But pair the Schefter report with everything Kingsbury also said, and there were many reasons to be concerned.

Beat reporters in Arizona spent all week writing stories about Edmonds’ potential to carry a bigger load.


(AP Photo/Ross D. Franklin)

4. Berry is also mad about Kyler Murray

“Somehow you’ve made Kyler Murray, the most exciting prospect to come out of college, a game manager?”

This here writer for ArizonaSports.com somehow ended up on the Wikipedia page for “game manager” because I said the term “comes with negative connotations of a non-talented, play-it-safe type of quarterback.”

For Murray, I meant it as a complement! And he was the ultimate game manager against the Giants, when a rainy day made his job as simple as not turning the ball over.

“It was getting to the point where (center A.Q. Shipley) at one point had to put two hands on the ball to snap it,” left guard Justin Pugh said Monday. “You had to take what you had.”

Murray’s box scores have been up and down in terms of fantasy value. That’s not because he or Kingsbury are struggling in their rookie seasons.

This is also besides the running back point. It appears Berry’s just upset with the Cardinals spreading the ball around and making their players unpredictable from a fantasy perspective, which undercuts his argument about the running back situation.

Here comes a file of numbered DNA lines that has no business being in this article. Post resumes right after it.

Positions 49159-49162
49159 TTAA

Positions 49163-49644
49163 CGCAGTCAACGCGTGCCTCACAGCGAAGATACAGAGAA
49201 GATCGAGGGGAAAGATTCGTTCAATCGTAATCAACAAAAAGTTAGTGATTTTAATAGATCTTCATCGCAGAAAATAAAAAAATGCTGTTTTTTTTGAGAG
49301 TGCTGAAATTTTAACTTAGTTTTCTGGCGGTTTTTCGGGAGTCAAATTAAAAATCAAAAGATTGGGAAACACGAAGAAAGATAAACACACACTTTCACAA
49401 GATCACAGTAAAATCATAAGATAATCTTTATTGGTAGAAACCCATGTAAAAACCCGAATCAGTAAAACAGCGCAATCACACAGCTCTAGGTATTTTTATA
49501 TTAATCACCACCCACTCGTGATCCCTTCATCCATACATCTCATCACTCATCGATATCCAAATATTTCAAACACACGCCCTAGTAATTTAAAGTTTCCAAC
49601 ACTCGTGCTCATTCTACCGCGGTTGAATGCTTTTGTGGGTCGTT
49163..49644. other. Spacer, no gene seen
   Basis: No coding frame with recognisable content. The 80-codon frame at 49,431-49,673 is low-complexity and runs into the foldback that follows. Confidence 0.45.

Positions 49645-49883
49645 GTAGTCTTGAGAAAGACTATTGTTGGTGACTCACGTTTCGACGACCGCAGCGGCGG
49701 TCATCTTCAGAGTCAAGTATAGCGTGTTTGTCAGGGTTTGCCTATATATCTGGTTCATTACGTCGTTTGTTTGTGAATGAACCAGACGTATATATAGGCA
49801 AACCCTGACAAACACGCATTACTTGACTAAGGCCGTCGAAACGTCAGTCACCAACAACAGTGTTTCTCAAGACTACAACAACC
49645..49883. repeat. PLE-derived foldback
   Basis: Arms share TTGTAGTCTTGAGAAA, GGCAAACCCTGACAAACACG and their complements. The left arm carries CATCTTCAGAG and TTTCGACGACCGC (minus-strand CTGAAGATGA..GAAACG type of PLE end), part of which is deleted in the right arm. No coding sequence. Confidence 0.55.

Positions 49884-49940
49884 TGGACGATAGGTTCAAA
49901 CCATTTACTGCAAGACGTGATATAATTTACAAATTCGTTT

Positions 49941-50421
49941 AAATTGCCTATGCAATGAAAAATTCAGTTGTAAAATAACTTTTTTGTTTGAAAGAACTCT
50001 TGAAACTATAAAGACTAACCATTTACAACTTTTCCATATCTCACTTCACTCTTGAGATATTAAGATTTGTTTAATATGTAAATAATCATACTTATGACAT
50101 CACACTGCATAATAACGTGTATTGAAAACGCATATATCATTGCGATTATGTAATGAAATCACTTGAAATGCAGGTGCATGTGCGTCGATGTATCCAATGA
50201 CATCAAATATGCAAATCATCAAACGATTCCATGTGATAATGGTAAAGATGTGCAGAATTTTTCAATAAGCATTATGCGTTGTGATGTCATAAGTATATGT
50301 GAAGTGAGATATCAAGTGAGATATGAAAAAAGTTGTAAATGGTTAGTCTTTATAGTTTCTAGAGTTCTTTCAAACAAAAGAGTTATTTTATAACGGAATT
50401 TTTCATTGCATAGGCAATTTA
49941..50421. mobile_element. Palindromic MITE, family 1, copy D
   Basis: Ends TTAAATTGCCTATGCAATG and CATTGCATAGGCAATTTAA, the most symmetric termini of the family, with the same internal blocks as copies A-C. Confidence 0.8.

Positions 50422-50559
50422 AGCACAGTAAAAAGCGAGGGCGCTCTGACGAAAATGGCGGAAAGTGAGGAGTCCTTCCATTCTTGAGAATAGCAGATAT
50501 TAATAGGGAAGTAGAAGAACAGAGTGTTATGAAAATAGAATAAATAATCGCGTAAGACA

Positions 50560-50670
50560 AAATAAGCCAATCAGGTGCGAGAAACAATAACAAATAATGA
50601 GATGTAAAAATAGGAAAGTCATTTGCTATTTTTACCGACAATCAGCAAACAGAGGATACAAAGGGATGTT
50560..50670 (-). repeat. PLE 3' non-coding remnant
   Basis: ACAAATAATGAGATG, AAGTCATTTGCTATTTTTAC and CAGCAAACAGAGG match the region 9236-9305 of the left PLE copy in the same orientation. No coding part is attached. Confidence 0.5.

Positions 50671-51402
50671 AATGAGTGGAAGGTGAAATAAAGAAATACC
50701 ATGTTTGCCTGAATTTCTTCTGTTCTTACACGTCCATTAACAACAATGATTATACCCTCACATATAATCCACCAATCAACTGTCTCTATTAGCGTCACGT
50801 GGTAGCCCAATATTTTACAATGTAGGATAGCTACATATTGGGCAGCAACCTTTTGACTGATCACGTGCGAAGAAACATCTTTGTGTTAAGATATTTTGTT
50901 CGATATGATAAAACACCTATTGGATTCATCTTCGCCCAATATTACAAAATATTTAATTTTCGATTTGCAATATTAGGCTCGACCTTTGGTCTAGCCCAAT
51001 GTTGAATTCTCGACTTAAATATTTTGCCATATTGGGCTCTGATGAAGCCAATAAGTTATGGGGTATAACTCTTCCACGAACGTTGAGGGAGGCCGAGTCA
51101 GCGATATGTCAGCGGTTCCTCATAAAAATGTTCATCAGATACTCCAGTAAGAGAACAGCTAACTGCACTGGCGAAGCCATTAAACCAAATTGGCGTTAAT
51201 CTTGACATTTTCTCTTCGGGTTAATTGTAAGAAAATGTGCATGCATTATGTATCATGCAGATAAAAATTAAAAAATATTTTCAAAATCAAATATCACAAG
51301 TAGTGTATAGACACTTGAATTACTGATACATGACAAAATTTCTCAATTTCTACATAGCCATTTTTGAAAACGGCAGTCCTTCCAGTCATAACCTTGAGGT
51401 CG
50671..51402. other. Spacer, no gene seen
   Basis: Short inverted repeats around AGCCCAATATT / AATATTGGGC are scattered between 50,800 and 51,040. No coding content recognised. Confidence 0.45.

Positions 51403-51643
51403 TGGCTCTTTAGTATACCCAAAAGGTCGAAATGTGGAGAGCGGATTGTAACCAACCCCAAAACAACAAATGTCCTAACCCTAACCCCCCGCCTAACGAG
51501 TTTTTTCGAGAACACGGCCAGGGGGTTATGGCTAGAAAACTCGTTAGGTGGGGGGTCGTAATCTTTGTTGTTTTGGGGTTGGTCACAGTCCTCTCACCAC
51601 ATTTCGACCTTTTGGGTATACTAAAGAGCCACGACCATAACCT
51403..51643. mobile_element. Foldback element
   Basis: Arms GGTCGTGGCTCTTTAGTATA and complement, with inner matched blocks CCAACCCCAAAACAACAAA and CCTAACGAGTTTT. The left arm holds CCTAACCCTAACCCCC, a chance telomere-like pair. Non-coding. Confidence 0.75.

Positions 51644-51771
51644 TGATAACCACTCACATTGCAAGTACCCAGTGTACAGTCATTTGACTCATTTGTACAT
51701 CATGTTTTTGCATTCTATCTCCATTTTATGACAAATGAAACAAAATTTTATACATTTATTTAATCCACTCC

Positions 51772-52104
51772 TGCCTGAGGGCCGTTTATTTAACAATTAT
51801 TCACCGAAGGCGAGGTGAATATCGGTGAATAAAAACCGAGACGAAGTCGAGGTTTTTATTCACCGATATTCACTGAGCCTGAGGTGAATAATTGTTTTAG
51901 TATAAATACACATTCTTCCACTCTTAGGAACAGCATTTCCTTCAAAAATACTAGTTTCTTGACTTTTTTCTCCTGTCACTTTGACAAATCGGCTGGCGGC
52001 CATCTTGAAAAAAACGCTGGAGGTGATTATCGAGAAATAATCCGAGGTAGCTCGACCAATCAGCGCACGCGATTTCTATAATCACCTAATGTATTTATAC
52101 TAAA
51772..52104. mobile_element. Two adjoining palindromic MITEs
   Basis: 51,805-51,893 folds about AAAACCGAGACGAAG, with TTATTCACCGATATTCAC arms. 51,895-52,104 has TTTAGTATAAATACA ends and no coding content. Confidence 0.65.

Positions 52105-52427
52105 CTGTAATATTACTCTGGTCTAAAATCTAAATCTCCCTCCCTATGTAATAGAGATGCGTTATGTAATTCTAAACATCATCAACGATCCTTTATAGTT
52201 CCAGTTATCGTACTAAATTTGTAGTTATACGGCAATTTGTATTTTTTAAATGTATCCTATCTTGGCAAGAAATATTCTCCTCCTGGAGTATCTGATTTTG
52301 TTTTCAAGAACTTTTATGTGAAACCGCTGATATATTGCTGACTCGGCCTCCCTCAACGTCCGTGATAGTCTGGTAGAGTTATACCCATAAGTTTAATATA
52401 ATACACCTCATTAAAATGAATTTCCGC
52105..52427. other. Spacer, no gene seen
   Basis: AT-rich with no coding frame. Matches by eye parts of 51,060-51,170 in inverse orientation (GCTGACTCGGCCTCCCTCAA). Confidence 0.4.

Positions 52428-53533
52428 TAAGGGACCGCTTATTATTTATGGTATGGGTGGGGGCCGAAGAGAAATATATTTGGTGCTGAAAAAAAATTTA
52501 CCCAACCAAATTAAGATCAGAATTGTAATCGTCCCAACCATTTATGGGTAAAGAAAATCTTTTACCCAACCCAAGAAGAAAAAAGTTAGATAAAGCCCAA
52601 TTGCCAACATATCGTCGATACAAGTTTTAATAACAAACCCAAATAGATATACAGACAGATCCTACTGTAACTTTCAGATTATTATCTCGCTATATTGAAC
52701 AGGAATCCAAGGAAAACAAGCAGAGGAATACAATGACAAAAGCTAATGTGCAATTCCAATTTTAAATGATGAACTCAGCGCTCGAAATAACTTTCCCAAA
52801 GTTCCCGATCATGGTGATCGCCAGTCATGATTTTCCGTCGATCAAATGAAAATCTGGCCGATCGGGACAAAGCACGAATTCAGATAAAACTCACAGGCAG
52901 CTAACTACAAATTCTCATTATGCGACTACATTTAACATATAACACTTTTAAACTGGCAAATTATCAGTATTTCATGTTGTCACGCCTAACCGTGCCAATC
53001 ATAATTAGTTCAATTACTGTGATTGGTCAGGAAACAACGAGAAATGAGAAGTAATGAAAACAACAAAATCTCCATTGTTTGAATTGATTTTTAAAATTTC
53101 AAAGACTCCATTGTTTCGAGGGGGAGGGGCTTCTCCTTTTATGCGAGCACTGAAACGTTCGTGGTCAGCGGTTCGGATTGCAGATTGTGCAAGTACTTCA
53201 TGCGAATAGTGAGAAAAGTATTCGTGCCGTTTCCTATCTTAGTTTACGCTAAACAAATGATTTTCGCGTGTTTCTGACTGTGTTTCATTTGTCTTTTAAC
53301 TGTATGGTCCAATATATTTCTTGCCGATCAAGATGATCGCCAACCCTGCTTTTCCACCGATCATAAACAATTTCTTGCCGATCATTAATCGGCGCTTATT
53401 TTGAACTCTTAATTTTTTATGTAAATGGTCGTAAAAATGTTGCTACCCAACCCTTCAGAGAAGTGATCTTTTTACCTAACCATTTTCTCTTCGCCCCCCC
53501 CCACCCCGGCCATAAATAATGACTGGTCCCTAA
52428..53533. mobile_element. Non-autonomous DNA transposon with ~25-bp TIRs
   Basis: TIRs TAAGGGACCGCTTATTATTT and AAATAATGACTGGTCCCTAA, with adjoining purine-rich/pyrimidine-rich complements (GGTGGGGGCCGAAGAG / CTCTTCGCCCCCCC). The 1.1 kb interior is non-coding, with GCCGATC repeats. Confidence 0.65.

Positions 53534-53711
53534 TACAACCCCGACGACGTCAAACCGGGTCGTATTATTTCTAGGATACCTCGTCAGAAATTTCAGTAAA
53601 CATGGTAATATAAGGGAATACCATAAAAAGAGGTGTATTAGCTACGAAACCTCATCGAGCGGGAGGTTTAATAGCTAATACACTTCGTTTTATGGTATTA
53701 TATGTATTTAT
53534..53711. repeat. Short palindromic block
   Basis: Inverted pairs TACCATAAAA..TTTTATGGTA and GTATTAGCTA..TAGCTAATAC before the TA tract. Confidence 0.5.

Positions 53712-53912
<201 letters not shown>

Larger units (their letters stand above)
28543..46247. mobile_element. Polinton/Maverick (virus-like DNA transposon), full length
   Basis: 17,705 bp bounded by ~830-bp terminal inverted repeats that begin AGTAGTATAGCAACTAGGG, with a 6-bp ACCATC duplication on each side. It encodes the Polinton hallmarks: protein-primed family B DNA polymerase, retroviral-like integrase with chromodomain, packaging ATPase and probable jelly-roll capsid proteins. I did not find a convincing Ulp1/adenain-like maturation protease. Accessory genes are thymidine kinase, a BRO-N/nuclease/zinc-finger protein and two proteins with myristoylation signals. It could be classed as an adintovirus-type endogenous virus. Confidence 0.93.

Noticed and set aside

(AP Photo/Matt York)

5. The Cardinals have lost a lot so they have no right to have fun on social media after a three-game winning streak

“You know who’s been a fan of the Arizona Cardinals, you know who pays attention to Arizona Cardinals football? Not actual fans,” said Berry before listing off the team’s struggles over the past few seasons.

This ain’t it. Three wins in a row is a big deal around these parts exactly because of the Cardinals’ woes in recent years.

Let’s not argue about whether wins against bad teams matter or not. They do in the standings and in the locker room. And they matter to fans.

Oh, look, the Cardinals are adding more running back confusion to next week’s game. Maybe, just maybe, Berry is starting to get it.

Phillips Law Group